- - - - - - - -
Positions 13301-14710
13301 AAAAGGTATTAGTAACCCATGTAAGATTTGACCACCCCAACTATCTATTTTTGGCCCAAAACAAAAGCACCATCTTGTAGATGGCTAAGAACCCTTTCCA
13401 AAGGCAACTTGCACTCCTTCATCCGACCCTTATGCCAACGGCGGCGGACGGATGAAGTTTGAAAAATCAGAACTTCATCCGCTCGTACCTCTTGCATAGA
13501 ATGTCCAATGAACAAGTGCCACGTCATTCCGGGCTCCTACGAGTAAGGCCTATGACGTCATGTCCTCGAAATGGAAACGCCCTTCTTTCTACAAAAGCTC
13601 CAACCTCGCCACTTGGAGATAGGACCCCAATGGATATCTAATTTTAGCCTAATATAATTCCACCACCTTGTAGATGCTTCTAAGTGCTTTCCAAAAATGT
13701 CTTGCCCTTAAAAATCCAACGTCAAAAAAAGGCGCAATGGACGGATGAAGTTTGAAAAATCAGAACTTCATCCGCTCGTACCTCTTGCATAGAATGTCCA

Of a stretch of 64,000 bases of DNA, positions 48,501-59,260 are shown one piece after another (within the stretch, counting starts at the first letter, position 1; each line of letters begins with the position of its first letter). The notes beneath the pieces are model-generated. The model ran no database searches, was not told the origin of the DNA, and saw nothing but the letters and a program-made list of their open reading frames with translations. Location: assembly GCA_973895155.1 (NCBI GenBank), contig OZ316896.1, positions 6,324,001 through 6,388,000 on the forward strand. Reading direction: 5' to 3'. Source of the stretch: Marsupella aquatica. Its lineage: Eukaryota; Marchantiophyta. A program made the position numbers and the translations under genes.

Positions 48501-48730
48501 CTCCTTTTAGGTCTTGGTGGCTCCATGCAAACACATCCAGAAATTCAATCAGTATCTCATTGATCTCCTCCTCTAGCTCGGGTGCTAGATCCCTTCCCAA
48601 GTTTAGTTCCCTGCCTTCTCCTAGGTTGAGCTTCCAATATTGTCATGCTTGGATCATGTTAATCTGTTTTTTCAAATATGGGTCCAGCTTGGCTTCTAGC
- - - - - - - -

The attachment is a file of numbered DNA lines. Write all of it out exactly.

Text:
Positions 13301-14710
13301 AAAAGGTATTAGTAACCCATGTAAGATTTGACCACCCCAACTATCTATTTTTGGCCCAAAACAAAAGCACCATCTTGTAGATGGCTAAGAACCCTTTCCA
13401 AAGGCAACTTGCACTCCTTCATCCGACCCTTATGCCAACGGCGGCGGACGGATGAAGTTTGAAAAATCAGAACTTCATCCGCTCGTACCTCTTGCATAGA
13501 ATGTCCAATGAACAAGTGCCACGTCATTCCGGGCTCCTACGAGTAAGGCCTATGACGTCATGTCCTCGAAATGGAAACGCCCTTCTTTCTACAAAAGCTC
13601 CAACCTCGCCACTTGGAGATAGGACCCCAATGGATATCTAATTTTAGCCTAATATAATTCCACCACCTTGTAGATGCTTCTAAGTGCTTTCCAAAAATGT
13701 CTTGCCCTTAAAAATCCAACGTCAAAAAAAGGCGCAATGGACGGATGAAGTTTGAAAAATCAGAACTTCATCCGCTCGTACCTCTTGCATAGAATGTCCA

Of a stretch of 64,000 bases of DNA, positions 48,501-59,260 are shown one piece after another (within the stretch, counting starts at the first letter, position 1; each line of letters begins with the position of its first letter). The notes beneath the pieces are model-generated. The model ran no database searches, was not told the origin of the DNA, and saw nothing but the letters and a program-made list of their open reading frames with translations. Location: assembly GCA_973895155.1 (NCBI GenBank), contig OZ316896.1, positions 6,324,001 through 6,388,000 on the forward strand. Reading direction: 5' to 3'. Source of the stretch: Marsupella aquatica. Its lineage: Eukaryota; Marchantiophyta. A program made the position numbers and the translations under genes.

Positions 48501-48730
48501 CTCCTTTTAGGTCTTGGTGGCTCCATGCAAACACATCCAGAAATTCAATCAGTATCTCATTGATCTCCTCCTCTAGCTCGGGTGCTAGATCCCTTCCCAA
48601 GTTTAGTTCCCTGCCTTCTCCTAGGTTGAGCTTCCAATATTGTCATGCTTGGATCATGTTAATCTGTTTTTTCAAATATGGGTCCAGCTTGGCTTCTAGC